SCOTUS Won’t Review Sanctions Against Pro-Trump Lawyers Who Challenged Biden Win

Tom Williams/CQ-Roll Call, Inc via Getty Images
Tom Williams/CQ-Roll Call, Inc via Getty Images

The U.S. Supreme Court on Tuesday rejected appeals by seven attorneys allied with Donald Trump to revisit monetary and disciplinary sanctions handed down in Michigan after they waged a baseless legal war over the result of the 2020 presidential election.

In a one-line order that did not offer further explanation, the high court let stand the sanctions levied against Sidney Powell, Lin Wood, and five other pro-Trump lawyers. The group filed a lawsuit against Michigan state officials in 2020 alleging that Biden’s victory there had been illegitimate. One of several such suits filed around the country at the time, it was part of a legal strategy Powell characterized as an effort to “unleash the Kraken” against Trump’s enemies.

Her complaint, like the others, was eventually dismissed with no evidence of fraud or a wide-ranging international conspiracy to boost Biden into office ever surfacing.

U.S. District Judge Linda Parker dismissed the suit in August 2021, calling it a “historic and profound abuse of the judicial process,” adding that “this case was never about fraud—it was about undermining the people’s faith in our democracy.”

She imposed sanctions totaling around $175,000, writing in her opinion that they were “required to deter the filing of future frivolous lawsuits designed primarily to spread the narrative that our election processes are rigged and our democratic institutions cannot be trusted.”

The sanctions, meant to cover the defendants’ legal fees, were largely upheld by a federal appeals court, though it reduced them to a little over $150,000—around $132,000 to the city of Detroit and $20,000 to the state, according to the Detroit Free Press.

The appeals court noted pointedly at the time that the attorneys had failed to properly investigate their own claims ahead of filing their suit, and had apparently never read the election bylaws they were accusing the state of having violated. “Many of those allegations—particularly the ones concerning Dominion voting machines—were refuted by the plaintiffs’ own exhibits to their complaint,” the panel wrote. “Other allegations arose from facially unreliable expert reports; still others were simply baseless.”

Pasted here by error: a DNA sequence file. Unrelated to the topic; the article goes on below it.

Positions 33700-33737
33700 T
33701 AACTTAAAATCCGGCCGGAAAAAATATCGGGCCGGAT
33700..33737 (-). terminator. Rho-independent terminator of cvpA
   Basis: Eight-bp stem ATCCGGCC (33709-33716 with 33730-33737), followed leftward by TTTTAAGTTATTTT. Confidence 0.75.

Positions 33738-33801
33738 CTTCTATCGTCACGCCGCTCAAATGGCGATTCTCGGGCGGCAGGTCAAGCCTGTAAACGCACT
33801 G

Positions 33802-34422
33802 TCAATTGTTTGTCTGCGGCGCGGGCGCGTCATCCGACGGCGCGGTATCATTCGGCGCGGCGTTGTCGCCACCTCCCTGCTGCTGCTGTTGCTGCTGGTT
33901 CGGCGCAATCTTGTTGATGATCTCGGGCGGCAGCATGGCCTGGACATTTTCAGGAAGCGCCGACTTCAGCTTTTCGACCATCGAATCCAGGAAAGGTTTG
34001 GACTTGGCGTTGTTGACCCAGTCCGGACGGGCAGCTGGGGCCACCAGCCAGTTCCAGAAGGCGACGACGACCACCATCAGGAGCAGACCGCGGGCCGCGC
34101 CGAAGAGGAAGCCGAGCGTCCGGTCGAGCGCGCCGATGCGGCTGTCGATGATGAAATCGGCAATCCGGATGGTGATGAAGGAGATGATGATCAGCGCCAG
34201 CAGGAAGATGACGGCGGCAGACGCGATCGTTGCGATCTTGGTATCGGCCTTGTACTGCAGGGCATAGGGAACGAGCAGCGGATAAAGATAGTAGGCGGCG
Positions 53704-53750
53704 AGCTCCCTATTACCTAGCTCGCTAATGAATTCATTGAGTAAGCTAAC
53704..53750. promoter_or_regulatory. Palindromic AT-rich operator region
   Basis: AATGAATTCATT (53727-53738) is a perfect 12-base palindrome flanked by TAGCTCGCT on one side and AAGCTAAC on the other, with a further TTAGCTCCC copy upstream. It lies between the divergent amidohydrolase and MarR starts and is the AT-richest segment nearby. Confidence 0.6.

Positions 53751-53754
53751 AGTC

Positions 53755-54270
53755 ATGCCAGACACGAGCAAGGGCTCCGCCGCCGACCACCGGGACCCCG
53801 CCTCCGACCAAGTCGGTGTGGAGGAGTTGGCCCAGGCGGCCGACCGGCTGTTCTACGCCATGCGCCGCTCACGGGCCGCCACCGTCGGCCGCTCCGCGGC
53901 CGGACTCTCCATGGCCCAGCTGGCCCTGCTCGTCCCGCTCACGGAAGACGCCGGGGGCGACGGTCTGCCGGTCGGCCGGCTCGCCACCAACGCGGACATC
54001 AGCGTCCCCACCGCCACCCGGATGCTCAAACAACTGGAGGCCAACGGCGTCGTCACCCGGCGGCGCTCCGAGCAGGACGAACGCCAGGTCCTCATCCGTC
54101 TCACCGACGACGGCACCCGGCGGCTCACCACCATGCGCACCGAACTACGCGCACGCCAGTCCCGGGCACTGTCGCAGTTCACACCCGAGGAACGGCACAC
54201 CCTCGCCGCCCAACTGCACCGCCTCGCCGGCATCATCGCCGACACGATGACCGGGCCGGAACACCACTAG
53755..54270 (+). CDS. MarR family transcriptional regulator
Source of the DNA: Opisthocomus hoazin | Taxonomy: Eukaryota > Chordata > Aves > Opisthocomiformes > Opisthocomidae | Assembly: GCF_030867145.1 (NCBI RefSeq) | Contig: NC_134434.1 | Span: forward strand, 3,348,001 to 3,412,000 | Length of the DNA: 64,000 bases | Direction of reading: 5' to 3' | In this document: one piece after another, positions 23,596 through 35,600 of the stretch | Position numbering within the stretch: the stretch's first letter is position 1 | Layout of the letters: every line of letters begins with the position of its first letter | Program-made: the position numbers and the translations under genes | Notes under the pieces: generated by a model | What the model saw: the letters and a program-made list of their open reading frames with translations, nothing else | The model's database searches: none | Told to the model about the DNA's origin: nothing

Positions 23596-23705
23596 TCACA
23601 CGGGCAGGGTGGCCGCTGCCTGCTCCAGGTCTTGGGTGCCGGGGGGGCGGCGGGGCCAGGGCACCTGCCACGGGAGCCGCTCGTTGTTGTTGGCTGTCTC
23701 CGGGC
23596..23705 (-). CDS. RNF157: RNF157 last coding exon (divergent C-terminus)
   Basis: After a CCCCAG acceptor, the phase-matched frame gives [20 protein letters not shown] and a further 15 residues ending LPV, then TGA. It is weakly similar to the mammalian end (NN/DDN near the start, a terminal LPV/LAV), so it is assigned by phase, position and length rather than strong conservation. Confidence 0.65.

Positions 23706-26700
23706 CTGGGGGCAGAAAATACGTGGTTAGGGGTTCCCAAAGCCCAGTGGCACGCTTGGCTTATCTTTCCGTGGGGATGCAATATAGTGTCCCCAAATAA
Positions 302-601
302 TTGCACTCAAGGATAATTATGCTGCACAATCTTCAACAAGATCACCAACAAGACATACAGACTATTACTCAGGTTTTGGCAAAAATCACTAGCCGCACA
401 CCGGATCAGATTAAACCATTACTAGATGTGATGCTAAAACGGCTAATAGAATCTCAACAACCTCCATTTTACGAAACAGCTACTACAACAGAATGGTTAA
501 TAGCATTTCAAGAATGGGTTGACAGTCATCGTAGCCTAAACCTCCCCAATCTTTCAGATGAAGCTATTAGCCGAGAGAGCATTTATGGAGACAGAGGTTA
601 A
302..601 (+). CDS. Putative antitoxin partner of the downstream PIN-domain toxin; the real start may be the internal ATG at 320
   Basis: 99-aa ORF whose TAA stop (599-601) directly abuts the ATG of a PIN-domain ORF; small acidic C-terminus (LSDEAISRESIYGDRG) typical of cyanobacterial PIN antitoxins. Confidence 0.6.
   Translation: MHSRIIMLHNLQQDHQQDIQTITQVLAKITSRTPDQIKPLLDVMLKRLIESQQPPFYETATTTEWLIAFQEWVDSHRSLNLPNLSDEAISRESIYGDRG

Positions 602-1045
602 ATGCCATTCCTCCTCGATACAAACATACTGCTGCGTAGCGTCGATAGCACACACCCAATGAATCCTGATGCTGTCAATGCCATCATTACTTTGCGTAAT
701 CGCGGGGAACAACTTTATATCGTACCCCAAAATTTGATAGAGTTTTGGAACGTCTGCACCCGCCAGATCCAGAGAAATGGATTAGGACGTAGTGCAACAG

Besides Powell and Wood, the other lawyers who will have to pony up for their participation in the sham suit are Gregory Rohl, Brandon Johnson, Howard Kleinhendler, Julia Haller, and Scott Hagerstrom. All seven were also referred to each of their respective bar associations for possible disciplinary proceedings.

Separately, Powell pleaded guilty last October to charges related to her efforts to overturn Trump’s loss in Georgia. Submitting her plea a day before jury selection in her trial had been set to begin, Powell agreed to serve six years of probation, pay a $6,000 fine, and $2,700 in restitution to the state of Georgia, write an apology letter to its citizens, and testify in any related court proceedings.

Her apology letter, obtained in December through an open records request by The Atlanta Journal-Constitution, was just one sentence long. “I apologize for my actions in connection with the events in Coffee County,” Powell wrote.

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